Can you conduct a successful, relatively painless recovery today if you found out you were compromised two weeks ago and all data since is suspect? If no, keep working towards that goal. There is a light at the end of that tunnel, and it may not be a train. ;-)
Been through this? Succeeded? Failed? Let us know via the comment form.
Russ McRee - russ at holisticinfosec dot org - http://holisticinfosec.blogspot.com - Twitter: @holisticinfosec



Published: 2011-10-27

Software Update Potpourri

A couple of updates were released recently that are worth calling to your attention. 

  • Quicktime - APPLE-SA-2011-10-26-1 QuickTime 7.7.1

This patch addresses critical several issues affecting Quicktime running on Windows.   


More information is available at the Apple Security Updates
web site: http://support.apple.com/kb/HT1222

  • Chrome 15.0.874.102 to the Stable Channel for Windows, Mac, Linux, and Chrome Frame

This patch addresses a number of issues including XSS, Origin Policy violations, cookie theft and more. Chrome users should look at the details here:   http://googlechromereleases.blogspot.com/2011/10/chrome-stable-release.html

  • Java 5 Update 30 prelease

A preprelease version of Java 6 update 30 is now available to Java Developers.   This is a prerelease and not recommended for production systems.    Java developers can check it out here http://jdk6.java.net/6uNea.html

Thanks to Dave and Jim for bringing these to my attention.

Mark Baggett - @markbaggett



Published: 2011-10-27

Critical Control 18: Incident Response Capabilities

Some time ago I was brought in to help an organization create their Incident Response Team. Working together we defined an incident response procedure, assigned the various roles and responsibilities, worked with executive management to ensure the appropriate supporting policies and controls were in place and 'let her rip'. A few people in the management team had initially commented that they didn't see a need for all of the formality as the organization had never experienced even a minor breach in security. The first few months went by and everything seemed to be working fine. The head of the Incident response team wrote up a summary of all the incidents for the last thirty days and distributed it to all employees at the end of each month. Most of the incidents were pretty innocuous. A virus infection here or there, a targeted web attack that was thwarted by mod_proxy, or other malicious but minor deviations from the norm. Then, on the third month, someone reported a corporate laptop was lost by an employee. I'm told that after that report was distributed to all employees, the email account that was designated for reporting incidents got two separate emails asking if they should be reporting lost or stolen company assets. They were told yes. The following month 5 laptops were reported lost or stolen. The next month 6 laptops were reported lost of stolen. Over the first year of the incident response teams existence 2.5 laptops were reported lost or stolen every month. Prior to having an incident response team the organization had "never had a laptop lost or stolen". So was the creation of an IRT (Incident Response Team) responsible for the theft of all those laptops? Of course not! If you don't measure risk you can't manage it. If you don't have a formal process for capturing and responding to incidents you will not know they are occurring. No matter your size, you should have internal incident response capabilities. As they say, a failure to plan is a plan for failure. Here are some tips for ensuring the success of your organizations incident response capabilities.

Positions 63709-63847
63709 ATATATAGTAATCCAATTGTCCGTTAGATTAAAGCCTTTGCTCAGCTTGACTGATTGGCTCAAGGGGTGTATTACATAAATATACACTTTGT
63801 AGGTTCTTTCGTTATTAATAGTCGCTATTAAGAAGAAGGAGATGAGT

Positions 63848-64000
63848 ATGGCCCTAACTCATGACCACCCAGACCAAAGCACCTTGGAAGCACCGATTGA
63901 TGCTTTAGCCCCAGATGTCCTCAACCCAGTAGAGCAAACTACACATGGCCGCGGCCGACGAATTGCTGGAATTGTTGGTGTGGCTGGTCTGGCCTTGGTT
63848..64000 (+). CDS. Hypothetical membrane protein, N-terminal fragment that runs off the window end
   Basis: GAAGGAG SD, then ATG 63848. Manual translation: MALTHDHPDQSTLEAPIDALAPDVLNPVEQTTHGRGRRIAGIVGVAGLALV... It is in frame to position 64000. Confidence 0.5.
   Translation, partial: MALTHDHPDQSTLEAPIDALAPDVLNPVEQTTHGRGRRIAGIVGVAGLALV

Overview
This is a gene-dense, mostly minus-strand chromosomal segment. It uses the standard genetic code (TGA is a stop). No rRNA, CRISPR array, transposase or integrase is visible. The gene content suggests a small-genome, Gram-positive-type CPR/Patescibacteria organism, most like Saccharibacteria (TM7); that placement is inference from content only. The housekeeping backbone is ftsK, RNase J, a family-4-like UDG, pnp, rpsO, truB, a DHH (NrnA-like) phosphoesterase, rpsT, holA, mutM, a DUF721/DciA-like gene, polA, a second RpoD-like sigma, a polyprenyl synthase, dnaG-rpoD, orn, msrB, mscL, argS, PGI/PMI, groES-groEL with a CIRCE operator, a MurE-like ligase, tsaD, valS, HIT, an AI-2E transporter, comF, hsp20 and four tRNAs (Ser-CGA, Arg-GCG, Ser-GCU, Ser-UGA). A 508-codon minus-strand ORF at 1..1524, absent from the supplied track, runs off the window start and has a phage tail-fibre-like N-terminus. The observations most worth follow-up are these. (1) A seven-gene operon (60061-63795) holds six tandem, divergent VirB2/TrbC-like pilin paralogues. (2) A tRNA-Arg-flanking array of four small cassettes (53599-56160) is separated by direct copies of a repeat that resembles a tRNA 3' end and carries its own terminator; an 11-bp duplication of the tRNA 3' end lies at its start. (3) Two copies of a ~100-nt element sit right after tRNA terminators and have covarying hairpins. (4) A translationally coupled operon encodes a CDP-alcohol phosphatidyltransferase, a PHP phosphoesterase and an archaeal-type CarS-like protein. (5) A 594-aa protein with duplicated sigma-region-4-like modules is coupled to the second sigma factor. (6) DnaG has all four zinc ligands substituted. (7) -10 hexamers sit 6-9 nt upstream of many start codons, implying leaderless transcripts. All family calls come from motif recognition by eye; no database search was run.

1. Write down your incident handling procedures. If it is written down then it is easier to explain to the business why your are doing what you are doing in the heat of battle. If you don't have a written procedure you can use the NIST guideline as a framework. http://csrc.nist.gov/publications/nistpubs/800-61-rev1/SP800-61rev1.pdf

  2. Document the roles and responsibilities of people on your incident response team. This will often include representatives from Legal, Human Resources, Public Relations, Compliance your Executive Sponsor and the usual suspect in the networking and information technology engineering groups along with your security team.